DAS Theatre has invited Silvia Bottiroli to curate the Block Anywhere, Anywhere Out of This World, a ten week study programme. Philippe Quesne, Christophe Meierhans, Zapruder, Mårten Spångberg, Daniel Blanga-Gubbay and Livia Andrea Piazza are some of the guest teachers who will be working with the students.

Anywhere, Anywhere Out of This World

Anywhere, Anywhere Out of The World is the title of an exhibition by artist Philippe Parreno at Palais de Tokyo in 2013, but this sentence first appeares, just slightly different, in a short text by Charles Baudelaire, where the poet imagines a dialogue between him and his soul about the desire or obsession to move and change his position, in life and within the world. ‘It seems to me that I should always be happier elsewhere than where I happen to be, and this question of moving is one that I am continually talking over with my soul’, writes Baudelaire, who asks several times to his soul where she’d like to go. He proposes Lisbon, even Holland, and other more exotic and tempting destinations, but doesn’t get any answer till the moment where the soul finally cries out ‘Anywhere, anywhere, as long as it be out of this world!’.

As an invitation to move anywhere, anywhere out of this world, the DAS Theatre block is a call to a journey into the territories of fiction, of the fantastic, the imaginative, the utopian, the invisible. A call to experiment a radical imagination: to let go to the so called reality, the world as we know it, and to dive into fictional universes, beyond critique and pure fantasy and towards an attitude of prefiguration.

In fact, art is the realm where narratives are produced and shared; where different worlds are imagined and navigated; and where reality is traversed with a spirit of attentiveness to what is not there, to what is not present but possible – which is to say, to what is merely present as a possibility. Claiming the potentiality of fiction also implies a leap of faith into art as a form of reflection and speculation that has a value per se and that doesn’t necessarily generate something else, yet has a strong bound to the construction and the institution of reality.

Liberated from any function and disconnected from a binary relationship with the existing narratives, fiction becomes thus a space for radical imaginal practices, and the art school a frame where it’s possible to shape the current and future world and nurture an individual and collective capacity to cultivate hope and to think the world anew.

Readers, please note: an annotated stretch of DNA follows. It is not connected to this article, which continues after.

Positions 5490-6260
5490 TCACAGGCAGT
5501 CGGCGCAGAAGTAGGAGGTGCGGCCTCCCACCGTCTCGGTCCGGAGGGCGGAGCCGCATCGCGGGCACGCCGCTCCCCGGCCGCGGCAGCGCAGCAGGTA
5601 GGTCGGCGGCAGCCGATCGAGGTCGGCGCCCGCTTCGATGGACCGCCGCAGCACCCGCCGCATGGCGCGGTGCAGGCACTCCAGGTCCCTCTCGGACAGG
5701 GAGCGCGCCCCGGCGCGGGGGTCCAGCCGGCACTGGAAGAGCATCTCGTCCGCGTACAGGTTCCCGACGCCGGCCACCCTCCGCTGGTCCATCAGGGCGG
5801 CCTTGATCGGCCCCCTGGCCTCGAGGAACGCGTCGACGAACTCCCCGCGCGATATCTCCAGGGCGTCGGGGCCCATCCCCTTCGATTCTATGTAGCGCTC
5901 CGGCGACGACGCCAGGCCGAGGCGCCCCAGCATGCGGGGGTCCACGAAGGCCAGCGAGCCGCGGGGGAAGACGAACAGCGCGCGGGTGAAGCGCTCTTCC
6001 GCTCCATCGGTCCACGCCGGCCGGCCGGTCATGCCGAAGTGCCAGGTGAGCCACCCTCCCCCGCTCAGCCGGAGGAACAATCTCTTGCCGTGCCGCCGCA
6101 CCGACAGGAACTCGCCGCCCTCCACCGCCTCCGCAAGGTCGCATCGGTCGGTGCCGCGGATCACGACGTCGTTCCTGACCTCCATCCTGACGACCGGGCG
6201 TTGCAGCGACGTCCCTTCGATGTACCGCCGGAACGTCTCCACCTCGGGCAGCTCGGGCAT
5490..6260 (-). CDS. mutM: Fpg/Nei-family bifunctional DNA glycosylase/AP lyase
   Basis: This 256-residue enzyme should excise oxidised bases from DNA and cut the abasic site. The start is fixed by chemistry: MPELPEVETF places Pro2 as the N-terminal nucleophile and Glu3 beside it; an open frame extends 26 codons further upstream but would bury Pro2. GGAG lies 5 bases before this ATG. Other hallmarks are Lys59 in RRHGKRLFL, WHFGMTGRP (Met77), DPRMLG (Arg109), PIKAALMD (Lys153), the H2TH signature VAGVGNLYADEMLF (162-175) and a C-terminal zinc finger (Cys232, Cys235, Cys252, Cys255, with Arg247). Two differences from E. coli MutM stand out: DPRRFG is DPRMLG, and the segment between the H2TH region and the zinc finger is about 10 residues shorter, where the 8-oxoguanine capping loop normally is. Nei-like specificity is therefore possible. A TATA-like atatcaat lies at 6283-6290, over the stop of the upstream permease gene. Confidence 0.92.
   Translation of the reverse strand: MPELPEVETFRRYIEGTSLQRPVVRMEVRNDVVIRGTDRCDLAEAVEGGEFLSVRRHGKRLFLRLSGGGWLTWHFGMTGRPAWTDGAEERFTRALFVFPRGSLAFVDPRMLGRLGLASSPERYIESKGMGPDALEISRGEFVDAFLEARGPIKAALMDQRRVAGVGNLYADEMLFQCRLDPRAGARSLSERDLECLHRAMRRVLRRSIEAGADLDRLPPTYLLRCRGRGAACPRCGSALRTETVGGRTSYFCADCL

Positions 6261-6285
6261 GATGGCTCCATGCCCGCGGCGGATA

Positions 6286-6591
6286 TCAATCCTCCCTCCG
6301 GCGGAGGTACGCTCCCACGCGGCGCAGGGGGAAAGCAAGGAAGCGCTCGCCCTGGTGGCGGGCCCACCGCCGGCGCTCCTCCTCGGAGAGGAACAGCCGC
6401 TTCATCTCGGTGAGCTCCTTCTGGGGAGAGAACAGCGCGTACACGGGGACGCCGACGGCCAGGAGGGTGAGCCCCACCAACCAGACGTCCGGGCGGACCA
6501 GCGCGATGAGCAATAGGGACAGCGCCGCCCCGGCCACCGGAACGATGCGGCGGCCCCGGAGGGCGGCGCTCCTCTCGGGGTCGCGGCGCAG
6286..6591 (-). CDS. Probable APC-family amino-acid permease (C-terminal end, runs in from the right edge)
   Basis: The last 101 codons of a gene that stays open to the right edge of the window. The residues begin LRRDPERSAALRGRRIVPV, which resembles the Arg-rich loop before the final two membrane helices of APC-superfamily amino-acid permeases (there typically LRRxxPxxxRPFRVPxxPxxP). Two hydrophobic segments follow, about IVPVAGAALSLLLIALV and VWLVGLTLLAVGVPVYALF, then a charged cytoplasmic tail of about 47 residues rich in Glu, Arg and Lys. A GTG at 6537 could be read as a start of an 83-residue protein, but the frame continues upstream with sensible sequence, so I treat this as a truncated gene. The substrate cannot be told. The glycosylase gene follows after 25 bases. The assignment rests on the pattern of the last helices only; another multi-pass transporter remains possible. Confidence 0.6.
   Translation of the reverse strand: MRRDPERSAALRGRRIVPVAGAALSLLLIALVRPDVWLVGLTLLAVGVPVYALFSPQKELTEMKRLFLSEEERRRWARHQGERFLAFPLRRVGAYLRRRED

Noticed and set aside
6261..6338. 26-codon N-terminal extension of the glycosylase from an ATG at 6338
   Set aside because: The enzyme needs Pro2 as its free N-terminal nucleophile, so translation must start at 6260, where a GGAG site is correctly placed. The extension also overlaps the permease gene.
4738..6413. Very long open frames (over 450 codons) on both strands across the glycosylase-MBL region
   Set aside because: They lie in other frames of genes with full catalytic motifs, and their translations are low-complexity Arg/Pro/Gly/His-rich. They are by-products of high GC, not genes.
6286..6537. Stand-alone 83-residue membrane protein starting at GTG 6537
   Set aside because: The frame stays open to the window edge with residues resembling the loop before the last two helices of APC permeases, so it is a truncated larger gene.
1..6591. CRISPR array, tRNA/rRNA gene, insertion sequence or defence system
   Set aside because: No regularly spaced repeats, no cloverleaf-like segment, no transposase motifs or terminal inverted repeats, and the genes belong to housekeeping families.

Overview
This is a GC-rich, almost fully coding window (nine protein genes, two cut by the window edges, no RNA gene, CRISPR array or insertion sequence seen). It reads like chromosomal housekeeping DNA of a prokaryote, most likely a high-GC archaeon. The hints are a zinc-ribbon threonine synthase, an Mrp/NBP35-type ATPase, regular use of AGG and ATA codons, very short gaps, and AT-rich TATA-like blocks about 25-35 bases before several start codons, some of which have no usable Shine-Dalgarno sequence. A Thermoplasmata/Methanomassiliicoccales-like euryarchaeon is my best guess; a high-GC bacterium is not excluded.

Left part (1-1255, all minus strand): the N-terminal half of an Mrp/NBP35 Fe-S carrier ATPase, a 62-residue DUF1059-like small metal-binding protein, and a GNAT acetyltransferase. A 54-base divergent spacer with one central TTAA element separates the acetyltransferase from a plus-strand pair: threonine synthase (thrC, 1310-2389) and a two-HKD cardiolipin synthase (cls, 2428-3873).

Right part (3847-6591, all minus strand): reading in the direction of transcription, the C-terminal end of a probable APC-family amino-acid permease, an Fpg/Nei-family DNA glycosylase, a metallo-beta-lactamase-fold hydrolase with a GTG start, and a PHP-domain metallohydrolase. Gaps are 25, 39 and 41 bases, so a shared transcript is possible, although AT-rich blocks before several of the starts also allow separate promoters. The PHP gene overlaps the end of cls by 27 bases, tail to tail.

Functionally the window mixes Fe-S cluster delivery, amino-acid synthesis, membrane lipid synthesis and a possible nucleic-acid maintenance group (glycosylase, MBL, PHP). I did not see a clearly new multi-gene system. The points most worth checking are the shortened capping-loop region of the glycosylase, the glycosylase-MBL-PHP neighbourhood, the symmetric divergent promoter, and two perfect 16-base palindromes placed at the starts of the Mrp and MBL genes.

The block will be articulated into different axes, developping complementary trajectories of this research question, and is conceived and designed in dialogue with some artists and guests, who will lead them and propose different kinds of practices, forms of reflection, devices and adventures. The dramaturgy of the ten weeks is conceived in order to allow the participants to dive into some artists’ worlds, theoretical landscapes and practice, and to navigate them as a whole, following different waves, letting them encounter our path, creating interferences.

Philippe Quesne will start his workshop by a distinctive trait of his theatre: the creation of other (im)possible universes, parallel worlds, alternatives to the current narrative, yet able to affect the so-called ‘reality’. Working with space, construction and temporary architectures, he will articulate his workshop into two sessions, one in Amsterdam and one in the theatre he runs in the suburb of Paris, Nanterre Amandiers, where we will also engage in a cross-course work session with the students of SPEAP, the Programme d’Expérimentation en arts et politique directed by Bruno Latour at the University of Sciences Po. Pictures.

In the second part of the block, alternative forms of generating change will be explored with Mårten Spångberg. The notion of pre-figuration is correlated to notions of aesthetic experience and to layers of fiction, or imagination. It is in those interstitial sites that contingent change can take off, and it is this space that will be explored with the practices of auto-fictional writing and of dance.